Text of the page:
CreatureRetorts Mon 08-Apr-13 16:17:35

Just because it's antihistamine, doesn't make it right!

Sanctimumious Mon 08-Apr-13 16:17:44

lljkk, yeah when i gaVE it to my son I didn't know if it would make him giddy or drowsy. It can go either way!

Tanya86, exactly, parenting doesn't come with one handbook, there are hundreds, and it is your own benchmark there to deem it ok, different, 'acceptable' if the drugs are prescribed by a doctor. In fact though, that's a meaningless benchmark because a doctor will prescribe them if you ask.

Now that my children are old enough to sit down on a long train journey I would have little patience for parents who are determined not to 'drug' their children even though their children are 'running up and down the carriage and making lots of noise'. Argh, drug them, please!

lljkk Mon 08-Apr-13 16:18:18

I sedate myself, if possible. Having tried loads of things, the best travel tactic I have is to drink champagne so that I can actually doze off, even if it's only 20-30 minutes. It makes a huge difference to helping me get over jet lag quicker at other end if I can do that. I don't sleep on planes otherwise.

So even a small sleep for small children travelling far, I expect has same benefits. Did the journo say her DC slept the whole 28 hrs?

sassytheFIRST Mon 08-Apr-13 16:18:26

This journalist wrote that she would be happy for strangers to smack her kids the other day. Also that she punches above her weight wrt to her husband. Also that she doesn't like sex.

She's just a fiction writer, coming up with new plots all the time.

thefirstmrsrochester Mon 08-Apr-13 16:21:23

It used to be part of my journey plan to dole out the piriton to the dc. For the benefit of them as much as myself and other travellers. Moons ago my sisters nurse friend used to pinch pre-med from the hospital and consume before take-off. Now, thats 'drugging up'.

DXBMermaid Mon 08-Apr-13 16:24:12

I am not shocked either. The first time my Mum did a long-haul flight with two small children, she did the same. We were all emtional, tired and unsettled and it was the first time she travelled alone on a plane with her children. Nothing serious, just something mild to make us sleep. I would contemplate it as well in certain situations.

Sanctimumious Mon 08-Apr-13 16:24:19

ah, and she's trawling through old threads on mumsnet for inspo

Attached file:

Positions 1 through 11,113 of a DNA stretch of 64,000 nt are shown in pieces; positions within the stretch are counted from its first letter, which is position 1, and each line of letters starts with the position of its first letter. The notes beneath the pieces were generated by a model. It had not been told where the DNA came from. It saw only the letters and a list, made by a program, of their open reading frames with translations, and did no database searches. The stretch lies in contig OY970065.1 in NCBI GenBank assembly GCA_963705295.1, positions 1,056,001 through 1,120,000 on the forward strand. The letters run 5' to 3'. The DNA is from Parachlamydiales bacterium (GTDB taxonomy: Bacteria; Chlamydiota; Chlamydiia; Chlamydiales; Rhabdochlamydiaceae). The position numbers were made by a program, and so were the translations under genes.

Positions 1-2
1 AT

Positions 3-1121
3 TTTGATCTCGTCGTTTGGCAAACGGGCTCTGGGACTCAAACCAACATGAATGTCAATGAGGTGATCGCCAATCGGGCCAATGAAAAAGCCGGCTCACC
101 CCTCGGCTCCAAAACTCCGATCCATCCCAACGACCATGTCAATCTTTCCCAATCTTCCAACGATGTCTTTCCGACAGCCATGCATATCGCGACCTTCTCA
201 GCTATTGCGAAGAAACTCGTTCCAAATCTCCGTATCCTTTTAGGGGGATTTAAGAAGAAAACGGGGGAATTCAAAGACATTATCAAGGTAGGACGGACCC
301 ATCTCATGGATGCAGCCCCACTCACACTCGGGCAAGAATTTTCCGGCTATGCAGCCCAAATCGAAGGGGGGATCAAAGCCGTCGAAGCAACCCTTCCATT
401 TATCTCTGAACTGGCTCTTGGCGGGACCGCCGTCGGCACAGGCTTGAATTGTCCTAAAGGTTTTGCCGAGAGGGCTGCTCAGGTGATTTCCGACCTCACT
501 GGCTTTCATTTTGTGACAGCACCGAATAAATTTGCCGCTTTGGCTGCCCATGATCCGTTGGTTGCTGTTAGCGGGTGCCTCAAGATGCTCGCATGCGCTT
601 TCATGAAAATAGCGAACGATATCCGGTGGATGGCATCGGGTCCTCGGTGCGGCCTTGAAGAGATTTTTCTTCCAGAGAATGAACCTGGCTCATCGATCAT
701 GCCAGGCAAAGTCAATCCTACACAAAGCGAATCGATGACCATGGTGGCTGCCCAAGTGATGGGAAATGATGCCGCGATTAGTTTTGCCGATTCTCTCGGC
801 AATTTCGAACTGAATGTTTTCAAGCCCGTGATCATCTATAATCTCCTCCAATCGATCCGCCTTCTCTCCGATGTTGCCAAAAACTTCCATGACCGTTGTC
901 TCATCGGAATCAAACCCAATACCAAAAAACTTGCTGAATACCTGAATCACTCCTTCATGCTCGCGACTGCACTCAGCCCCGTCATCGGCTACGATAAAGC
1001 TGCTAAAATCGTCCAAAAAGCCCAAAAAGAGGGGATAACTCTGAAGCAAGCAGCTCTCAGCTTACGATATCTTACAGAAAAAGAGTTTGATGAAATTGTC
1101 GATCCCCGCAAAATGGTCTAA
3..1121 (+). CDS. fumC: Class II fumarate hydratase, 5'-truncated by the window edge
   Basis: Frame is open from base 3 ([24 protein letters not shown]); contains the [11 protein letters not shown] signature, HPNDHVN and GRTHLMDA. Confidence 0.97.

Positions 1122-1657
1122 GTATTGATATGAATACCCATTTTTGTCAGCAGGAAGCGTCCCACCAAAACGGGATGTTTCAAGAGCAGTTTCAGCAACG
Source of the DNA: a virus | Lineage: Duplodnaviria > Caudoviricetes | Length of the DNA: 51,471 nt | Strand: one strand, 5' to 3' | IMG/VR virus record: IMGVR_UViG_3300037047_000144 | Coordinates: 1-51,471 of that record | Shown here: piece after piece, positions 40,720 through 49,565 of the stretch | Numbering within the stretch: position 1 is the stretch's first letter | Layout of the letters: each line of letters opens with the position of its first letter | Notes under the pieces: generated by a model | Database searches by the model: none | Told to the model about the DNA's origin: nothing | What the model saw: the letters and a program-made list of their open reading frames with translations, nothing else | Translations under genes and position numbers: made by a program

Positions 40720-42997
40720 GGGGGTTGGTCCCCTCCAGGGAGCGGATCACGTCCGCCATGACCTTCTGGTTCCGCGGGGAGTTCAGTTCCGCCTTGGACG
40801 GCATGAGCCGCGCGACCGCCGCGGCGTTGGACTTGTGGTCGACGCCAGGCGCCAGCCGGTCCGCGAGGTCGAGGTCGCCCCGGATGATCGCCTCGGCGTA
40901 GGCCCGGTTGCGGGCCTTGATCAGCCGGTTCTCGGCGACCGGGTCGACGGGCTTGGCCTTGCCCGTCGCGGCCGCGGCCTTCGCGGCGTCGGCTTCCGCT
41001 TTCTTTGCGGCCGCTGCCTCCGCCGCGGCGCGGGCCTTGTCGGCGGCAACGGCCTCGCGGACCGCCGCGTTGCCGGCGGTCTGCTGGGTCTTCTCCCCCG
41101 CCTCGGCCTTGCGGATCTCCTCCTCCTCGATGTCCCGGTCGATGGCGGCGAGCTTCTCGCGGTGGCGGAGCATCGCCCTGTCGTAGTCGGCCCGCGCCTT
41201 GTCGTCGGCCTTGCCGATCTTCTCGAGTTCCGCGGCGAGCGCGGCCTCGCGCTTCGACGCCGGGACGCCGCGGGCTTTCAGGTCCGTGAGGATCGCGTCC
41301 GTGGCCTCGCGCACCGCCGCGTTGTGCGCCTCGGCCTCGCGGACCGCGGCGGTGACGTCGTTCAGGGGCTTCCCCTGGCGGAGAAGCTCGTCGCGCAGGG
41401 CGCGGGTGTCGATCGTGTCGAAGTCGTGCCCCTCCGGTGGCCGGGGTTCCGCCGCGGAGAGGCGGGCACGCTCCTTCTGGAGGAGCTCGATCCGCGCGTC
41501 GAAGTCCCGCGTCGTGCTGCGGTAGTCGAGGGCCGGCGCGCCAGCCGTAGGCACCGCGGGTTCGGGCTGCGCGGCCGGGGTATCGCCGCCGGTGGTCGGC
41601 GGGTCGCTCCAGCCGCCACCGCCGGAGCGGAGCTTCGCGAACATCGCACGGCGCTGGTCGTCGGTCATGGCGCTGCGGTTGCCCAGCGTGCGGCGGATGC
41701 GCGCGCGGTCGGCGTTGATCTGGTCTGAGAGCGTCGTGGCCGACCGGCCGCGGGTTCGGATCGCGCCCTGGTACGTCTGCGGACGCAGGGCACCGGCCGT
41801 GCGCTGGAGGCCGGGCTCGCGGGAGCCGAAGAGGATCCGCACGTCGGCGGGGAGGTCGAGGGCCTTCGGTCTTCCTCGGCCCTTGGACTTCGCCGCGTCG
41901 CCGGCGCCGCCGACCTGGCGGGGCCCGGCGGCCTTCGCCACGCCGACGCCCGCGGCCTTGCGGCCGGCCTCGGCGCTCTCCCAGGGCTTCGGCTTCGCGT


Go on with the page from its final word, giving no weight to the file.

i've been told on an old thread here that it was child abuse to sedate your child. Taht sort of over reaction and lack of any discretion at all makes me laugh though. Never heard of her though. (luckily??)

I like your champagne idea lljkk. i'd give the toddler a bucks fizz though. cos i'm not irresponsible wink

Tanya86 Mon 08-Apr-13 16:25:10

well Sanctimumious lets hope you never come across me on a train because i won't sedate my children for anyone. Anti histimine or not. Kinda hypocritical that now your kids are old enough to sit on the train you can't be bothered with other peoples. That's the joys of public transport i'm afraid.

stargirl1701 Mon 08-Apr-13 16:25:11

I sedate myself on long journeys (pre DD). When I flew to NZ I took a sleeping tablet on the second 12 hour flight.

If it's good enough for me...

Sparklingbrook Mon 08-Apr-13 16:25:34

Was she the one on This Morning earlier. they were having a ding dong about it.

Tanya86 Mon 08-Apr-13 16:27:57

yeah sparklingbrook that's the one

Sanctimumious Mon 08-Apr-13 16:29:39

What's hypocrital about not bothering with other people's children now my own are older????????

Am I obliged to put up with your children? I sedated my children on long journeys, and now you want me to ... what, precisely? What on earth have I done or said that is hypocritical? Do you know what that word means?

Viviennemary Mon 08-Apr-13 16:32:41

Well it sounds as if the other people in the carriage probably did need sedating. grin